Magpie by Sophie Draper #BookReview #BlogTour

Claire lives with her family in a beautiful glass house overlooking the water. But she feels as if she’s married to a stranger – one who is leading a double life. As soon as she can get their son Joe away from him, she’s determined to leave Duncan.

But finding out the truth about Duncan’s secret life leads to consequences Claire never planned for. Now Joe is missing, and she’s struggling to piece together the events of the night that tore them all apart.

Alone in an isolated cottage, hiding from Duncan, Claire tries to unravel the lies they’ve told each other, and themselves. Something happened to her family … But can she face the truth?

A dark psychological thriller with a twist – perfect for fans of Ruth Ware and C. J. Tudor.

It’s my pleasure to be hosting the blog tour for Magpie today. Many thanks to Sophie Draper and Avon Books for inviting me and for my advance copy of the novel, received through Netgalley.

Magpie is described as a dark psychological thriller and while it’s true that the main characters becomes increasingly unstable as the novel progresses, the atmospheric Derbyshire countryside and the inclement weather - rain, snow and a thick, eerie fog - alongside certain other creepy elements mean there is a definite Gothic feeling to the book too.
This is the story of a the death throes of a marriage; Claire and Duncan shouldn’t be together anymore, any love that still remains between them has become tainted by words both said and unsaid. Now their complicated son, Joe is eighteen, Claire is planning to leave her husband but the book’s dual timeline soon makes it clear that something important occurred around the time she informed Duncan of her decision. The storyline isn’t a straightforward one to follow but the chapters are helpfully entitled as Claire - Before, Claire - After or Duncan - After and so it didn’t take me too long to adjust to the rhythm of the novel.
As the main narrator, Claire is certainly the more sympathetic of the pair. They met at vet school and married immediately after university but while Duncan has developed a successful veterinary practice, her career has stalled. Right from the start it is suggested that Duncan is at least partially responsible for controlling the way her life has turned out and that she resents him for it. However, she is also a devoted mother to Joe who although never given a label, doesn’t really fit in and displays   behavioural traits commonly associated with ASD. As a baby and toddler he screamed if he couldn’t see her and childminders were unable to cope with his needs then his school years were obviously troubled, with neither his teachers nor his peers ever really taking the time to try and understand him. He also seems to be a disappointment to his father and so Claire has become his sole advocate, understandably putting his needs before her own.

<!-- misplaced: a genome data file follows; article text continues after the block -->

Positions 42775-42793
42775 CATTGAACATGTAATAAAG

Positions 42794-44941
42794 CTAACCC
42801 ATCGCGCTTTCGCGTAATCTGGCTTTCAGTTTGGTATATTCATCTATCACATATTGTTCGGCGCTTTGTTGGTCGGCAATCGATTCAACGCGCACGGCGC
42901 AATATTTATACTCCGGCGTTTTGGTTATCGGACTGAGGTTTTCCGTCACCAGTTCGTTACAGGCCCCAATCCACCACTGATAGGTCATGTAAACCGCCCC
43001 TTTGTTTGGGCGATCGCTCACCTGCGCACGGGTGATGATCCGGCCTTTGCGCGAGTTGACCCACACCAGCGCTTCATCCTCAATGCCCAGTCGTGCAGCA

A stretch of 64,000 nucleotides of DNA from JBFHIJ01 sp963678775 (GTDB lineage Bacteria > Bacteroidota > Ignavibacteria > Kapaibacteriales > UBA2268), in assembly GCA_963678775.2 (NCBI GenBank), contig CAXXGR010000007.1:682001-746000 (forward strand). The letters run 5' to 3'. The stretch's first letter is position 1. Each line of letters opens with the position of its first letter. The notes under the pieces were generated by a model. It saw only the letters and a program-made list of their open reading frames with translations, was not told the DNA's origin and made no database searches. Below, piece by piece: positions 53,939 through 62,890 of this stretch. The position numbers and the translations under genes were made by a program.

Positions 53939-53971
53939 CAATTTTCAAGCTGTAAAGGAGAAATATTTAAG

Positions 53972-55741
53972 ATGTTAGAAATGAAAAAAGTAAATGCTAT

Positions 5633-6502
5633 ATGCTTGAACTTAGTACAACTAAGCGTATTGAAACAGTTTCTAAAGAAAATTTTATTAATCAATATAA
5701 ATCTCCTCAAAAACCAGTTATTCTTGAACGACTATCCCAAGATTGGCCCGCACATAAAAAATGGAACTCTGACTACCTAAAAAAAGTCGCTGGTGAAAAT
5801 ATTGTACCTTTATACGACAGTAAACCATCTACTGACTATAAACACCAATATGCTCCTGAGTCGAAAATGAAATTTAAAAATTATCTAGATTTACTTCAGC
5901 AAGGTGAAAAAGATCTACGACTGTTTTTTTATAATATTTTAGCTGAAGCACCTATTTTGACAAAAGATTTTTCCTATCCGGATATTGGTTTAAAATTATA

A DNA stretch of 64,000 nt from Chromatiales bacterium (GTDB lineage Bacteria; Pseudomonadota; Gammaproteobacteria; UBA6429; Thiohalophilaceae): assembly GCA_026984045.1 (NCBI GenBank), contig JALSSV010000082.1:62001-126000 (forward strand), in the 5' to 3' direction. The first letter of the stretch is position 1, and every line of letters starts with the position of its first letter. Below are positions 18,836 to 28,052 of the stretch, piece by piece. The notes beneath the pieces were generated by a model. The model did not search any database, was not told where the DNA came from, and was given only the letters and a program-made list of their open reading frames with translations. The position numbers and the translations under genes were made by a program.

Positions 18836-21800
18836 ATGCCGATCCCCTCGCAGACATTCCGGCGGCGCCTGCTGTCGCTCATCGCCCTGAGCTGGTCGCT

Joe has an obsession with ancient coins and spends hours with a metal detector, hoping to unearth a significant hoard of Roman coins. When he comes across an exciting find on his family’s land, he is desperately worried that others will descend on the area, determined to discover the hoard before he is able to. He begs his mother to tell nobody, not even Duncan but it becomes apparent that Claire has more pressing concerns than the presence - or otherwise - of ancient coins. The chapters set in the after sections of the book imply that the coin may be connected to Joe’s disappearance but could there be another reason why Claire hasn’t seen him for six weeks?
Duncan is much more difficult to like but there are glimpses of a more caring man, particularly in his dealings with the animals he treats. He is obviously a very good vet and his strong belief in animal welfare is underlined by his angry refusal to euthanase an elderly dog who has a still treatable condition. Later in the novel both Claire and Duncan appear to become ever more irrational and there is one particular scene in the veterinary surgery which demonstrates just how unpredictable he has become, shocking colleagues and onlookers with his behaviour.
Claire’s frantic, uncertain search for the missing Joe is easy to empathise with but there are also repeated mentions of something seemingly awful happening years ago, something Claire still feels guilty about. The police make a gruesome discovery on their land and as the storyline continuously swaps between the near past and present, it becomes impossible to guess what each of them has done, causing them to become these tragic individuals haunted by some terrible shared event.
I immediately associated the title of the book to the reputation of magpies as treasure seekers but there is also another very clever reason for Sophie Draper to have chosen to have called her engrossing, emotional story, Magpie. The well-known rhyme about the birds features a few times but it’s not until later that I recognised the true significance of the words. I suspect that this book won’t appeal to those who prefer a more direct, linear timeline but I really enjoyed it. Magpie is a beautifully crafted, rather poignant novel which rewards its readers with a chillingly suspenseful and surprising tale which is perfect to read on a dark winter's evening. Highly recommended.

Magpie is published by Avon Books, purchasing links can be found here.

Don't miss the rest of the blog tour, details are below.

About the Author

Sophie Draper won the Bath Novel Award 2017 with this novel. She has also won the Friday Night Live competition at the York Festival of Writing 2017. She lives in Derbyshire, where the book is set, and under the name Sophie Snell she works as a traditional oral storyteller.